The Suzuki method was developed by Dr. Shinichi Suzuki (1898-1998) and was strikingly different from other teaching approaches of the time. Many of the things that make the Suzuki Method different can be summed up by the epiphany Dr. Suzuki had when he realized that every child in Japan learns how to speak Japanese. This epiphany led to the mother tongue technique where most of the pieces a student learns are listened to before attempting to play them, sometimes for several months in the beginning stages. Dr. Suzuki also believed that if every child could learn Japanese, they could learn to play an instrument as well. This was in stark contrast to most of the teachers at the time who held auditions for students to make sure they had “what it takes” to learn an instrument.
Other elements of the Suzuki method include the Suzuki triangle or the relationship between the student, teacher, and parent. The students and teacher’s role are usually well understood, but the Suzuki method greatly enhances the role of the parent. At my studio, I take students as young as four years old. Many students this young, especially when they are first starting, are unable to complete a 30-minute lesson. I will usually start with the student and go until the student starts to lose focus. I will then work with the parent on many different elements of teaching the guitar. I don’t require the parents of my student to play, but we do work on some of the fundamental of holding the instrument, fretting a few notes, and properly plucking the strings with the right hand. The parent is then able to take this knowledge home and help their student practice. This is a critical part of the process because practice makes permanent, not perfect. If a young student is told to go into the other room and practice alone, they will most likely be learning improper technique which moves their playing backwards instead of forwards. I also work with parents on techniques for motivating students such as games they can play, and how to make the practice time a positive experience for all.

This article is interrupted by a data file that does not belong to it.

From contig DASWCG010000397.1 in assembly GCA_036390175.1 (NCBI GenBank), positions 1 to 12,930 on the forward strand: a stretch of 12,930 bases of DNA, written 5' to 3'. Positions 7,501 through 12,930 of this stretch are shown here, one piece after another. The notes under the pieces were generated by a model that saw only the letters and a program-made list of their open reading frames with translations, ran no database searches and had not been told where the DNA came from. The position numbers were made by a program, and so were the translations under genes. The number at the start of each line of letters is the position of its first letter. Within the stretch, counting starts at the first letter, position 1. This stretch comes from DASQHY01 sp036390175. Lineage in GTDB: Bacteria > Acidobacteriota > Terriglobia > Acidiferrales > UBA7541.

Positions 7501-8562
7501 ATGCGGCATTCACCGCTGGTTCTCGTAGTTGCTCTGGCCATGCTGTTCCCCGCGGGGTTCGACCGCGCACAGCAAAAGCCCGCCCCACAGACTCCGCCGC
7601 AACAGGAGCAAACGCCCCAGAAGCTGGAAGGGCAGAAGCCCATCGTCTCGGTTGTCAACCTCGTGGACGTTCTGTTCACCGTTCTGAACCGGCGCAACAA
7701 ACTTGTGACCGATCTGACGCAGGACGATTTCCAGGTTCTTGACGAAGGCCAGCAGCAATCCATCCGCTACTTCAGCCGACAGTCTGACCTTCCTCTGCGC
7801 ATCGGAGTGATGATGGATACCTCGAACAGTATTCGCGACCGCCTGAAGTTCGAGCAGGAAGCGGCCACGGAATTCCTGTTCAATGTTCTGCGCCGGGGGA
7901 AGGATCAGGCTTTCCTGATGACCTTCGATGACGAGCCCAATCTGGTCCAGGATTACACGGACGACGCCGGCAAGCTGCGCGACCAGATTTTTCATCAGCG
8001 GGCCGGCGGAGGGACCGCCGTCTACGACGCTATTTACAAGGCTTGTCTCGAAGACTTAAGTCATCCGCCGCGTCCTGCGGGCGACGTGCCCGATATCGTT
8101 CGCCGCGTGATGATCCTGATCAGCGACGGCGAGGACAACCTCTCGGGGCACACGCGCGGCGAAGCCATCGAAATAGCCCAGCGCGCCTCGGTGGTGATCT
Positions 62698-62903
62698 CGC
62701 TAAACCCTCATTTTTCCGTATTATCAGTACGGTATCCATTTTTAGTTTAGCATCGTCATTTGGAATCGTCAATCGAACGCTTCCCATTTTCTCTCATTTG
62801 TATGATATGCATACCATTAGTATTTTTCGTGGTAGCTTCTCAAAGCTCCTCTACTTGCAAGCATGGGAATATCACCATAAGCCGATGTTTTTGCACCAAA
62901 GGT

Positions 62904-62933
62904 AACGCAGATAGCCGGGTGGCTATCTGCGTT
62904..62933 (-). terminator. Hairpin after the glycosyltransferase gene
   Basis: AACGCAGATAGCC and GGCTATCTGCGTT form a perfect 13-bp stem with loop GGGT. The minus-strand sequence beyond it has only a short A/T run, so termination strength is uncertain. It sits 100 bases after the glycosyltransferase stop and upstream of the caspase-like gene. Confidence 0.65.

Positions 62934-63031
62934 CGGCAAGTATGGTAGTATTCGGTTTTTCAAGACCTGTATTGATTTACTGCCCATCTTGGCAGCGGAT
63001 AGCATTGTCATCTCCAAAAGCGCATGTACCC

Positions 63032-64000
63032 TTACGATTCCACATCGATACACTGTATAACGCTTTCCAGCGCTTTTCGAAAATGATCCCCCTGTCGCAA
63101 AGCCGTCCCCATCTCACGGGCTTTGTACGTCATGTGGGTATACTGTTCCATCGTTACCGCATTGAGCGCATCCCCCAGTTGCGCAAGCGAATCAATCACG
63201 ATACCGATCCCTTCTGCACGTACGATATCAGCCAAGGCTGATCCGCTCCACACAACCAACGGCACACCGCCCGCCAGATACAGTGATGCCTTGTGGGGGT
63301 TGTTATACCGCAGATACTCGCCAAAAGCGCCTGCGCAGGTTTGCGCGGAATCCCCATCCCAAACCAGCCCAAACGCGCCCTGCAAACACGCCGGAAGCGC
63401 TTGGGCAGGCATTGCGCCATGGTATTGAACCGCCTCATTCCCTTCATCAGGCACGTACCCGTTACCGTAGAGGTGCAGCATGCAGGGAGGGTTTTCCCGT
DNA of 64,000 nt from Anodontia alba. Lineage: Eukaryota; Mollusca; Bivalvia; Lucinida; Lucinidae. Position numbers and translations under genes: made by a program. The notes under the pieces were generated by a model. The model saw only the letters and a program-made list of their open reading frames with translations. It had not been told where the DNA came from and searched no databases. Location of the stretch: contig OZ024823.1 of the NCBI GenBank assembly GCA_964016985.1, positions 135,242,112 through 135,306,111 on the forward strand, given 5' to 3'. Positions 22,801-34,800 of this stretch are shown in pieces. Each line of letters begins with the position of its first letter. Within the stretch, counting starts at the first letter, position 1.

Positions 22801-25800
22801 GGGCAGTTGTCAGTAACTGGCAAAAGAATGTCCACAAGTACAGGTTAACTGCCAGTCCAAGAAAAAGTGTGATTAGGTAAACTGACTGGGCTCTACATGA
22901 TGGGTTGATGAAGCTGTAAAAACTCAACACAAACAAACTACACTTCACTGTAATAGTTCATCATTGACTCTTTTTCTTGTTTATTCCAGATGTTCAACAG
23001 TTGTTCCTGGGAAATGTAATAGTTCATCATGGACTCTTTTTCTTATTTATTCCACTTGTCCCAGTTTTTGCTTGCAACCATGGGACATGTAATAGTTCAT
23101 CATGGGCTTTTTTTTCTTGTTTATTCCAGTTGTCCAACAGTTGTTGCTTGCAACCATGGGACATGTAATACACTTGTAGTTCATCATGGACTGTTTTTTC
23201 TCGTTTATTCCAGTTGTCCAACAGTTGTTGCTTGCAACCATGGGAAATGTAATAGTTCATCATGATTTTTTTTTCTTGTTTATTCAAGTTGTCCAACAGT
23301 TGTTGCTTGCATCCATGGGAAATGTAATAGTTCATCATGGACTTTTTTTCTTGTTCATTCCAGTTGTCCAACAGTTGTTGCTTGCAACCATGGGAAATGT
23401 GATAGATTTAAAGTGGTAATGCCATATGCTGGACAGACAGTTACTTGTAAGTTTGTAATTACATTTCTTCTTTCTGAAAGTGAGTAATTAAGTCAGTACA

Another important element of the Suzuki method is the group classes. Group guitar lessons are once a week, and group classes are once a month in addition to that. During group classes, students get the chance to play in ensembles, work on repertoire, and learn how to read music. Group classes also provide the student a chance to be a part of a community that is all on the same journey which help tremendously with a student’s motivation.